top of page

Baptism is the act of public obedience and an outward expression of a disciple’s inner conversion (new birth or regeneration) through the Gospel of Jesus Christ. Water baptism serves as a symbol of the Gospel, for immersion in water depicts the grave of Christ as the disciple is lowered into the water and rises up out of it, symbolically identifying with Christ’s death, burial, and resurrection from the dead.

The only way to biblically experience the ordinance of baptism is through immersion which is why the New Testament never uses any other word for Christian baptism than bapto (and derivatives), which means “to immerse.” The Greek words for “sprinkle” and “pour” are never used in the New Testament texts which speak of this unique ordinance of identification with Christ’s redeeming work on our behalf. Baptism then becomes a rich personal and physical story of a person’s spiritual faith and trust in the death, burial and resurrection of Jesus Christ.


Baptism does not save anyone or wash anyone’s sins away. If that were possible, our justification would be by faith plus baptism (meaning salvation through merit or doing good work which is means Christ would have died for nothing because then we could save ourselves which is NOT true!). Baptism is not for people who want to be saved, but for those who already are—"by grace, through faith” in Christ alone (Read Ephesians 2:8-10).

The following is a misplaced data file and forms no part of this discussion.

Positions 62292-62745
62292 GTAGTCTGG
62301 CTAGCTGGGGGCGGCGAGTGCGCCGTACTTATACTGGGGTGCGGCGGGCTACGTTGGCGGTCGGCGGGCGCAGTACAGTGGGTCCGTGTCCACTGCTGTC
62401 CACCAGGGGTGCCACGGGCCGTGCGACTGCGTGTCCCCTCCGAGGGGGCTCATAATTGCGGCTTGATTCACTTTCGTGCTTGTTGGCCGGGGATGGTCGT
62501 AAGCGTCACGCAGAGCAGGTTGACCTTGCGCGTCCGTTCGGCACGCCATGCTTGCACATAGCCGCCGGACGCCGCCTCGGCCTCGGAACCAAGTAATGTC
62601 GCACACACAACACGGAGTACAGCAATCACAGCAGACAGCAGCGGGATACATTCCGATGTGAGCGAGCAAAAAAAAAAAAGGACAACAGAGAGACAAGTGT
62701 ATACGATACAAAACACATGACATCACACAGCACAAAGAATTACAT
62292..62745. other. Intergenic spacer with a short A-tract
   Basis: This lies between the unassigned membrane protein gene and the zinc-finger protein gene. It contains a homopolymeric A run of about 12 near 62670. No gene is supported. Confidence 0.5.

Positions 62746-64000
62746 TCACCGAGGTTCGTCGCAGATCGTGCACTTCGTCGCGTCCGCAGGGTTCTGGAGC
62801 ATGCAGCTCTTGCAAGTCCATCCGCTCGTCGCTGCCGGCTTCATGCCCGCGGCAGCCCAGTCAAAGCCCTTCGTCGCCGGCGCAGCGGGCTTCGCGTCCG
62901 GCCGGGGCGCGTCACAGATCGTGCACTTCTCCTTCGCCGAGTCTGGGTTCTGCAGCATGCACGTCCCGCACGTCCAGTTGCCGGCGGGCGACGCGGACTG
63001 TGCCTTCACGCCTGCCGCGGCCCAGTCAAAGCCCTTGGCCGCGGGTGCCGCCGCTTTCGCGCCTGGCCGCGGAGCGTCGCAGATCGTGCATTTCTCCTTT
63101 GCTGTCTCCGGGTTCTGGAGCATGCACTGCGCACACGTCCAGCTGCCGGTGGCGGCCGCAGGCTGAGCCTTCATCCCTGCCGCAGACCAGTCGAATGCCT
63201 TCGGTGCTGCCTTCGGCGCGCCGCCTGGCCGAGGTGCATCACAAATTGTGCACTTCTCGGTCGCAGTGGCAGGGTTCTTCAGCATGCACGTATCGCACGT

Furthermore, baptism is not something parents do for their child; rather, it is something Christians do out of obedience to God. That’s why the command in Matthew 28 is to immerse disciples . . . not infants or unbelievers.


Finally, baptism is an ordinance which identifies the disciple with the New Testament church. At Rooted Church, we follow the progression of Acts 2:38-41 closely. First, we require that members testify to having received the message (that is, they’ve believed the Gospel), and then they must have been baptized by immersion sometime in their life after trusting in Jesus Christ as Savior.

And Peter said to them, “Repent and be baptized every one of you in the name of Jesus Christ for the forgiveness of your sins, and you will receive the gift of the Holy Spirit.  For the promise is for you and for your children and for all who are far off, everyone whom the Lord our God calls to himself.” And with many other words he bore witness and continued to exhort them, saying, “Save yourselves from this crooked generation.” So those who received his word were baptized, and there were added that day about three thousand souls. – Acts 2:38-41


Isn’t church membership a modern invention? Why require anything of those who want to have a part in the church?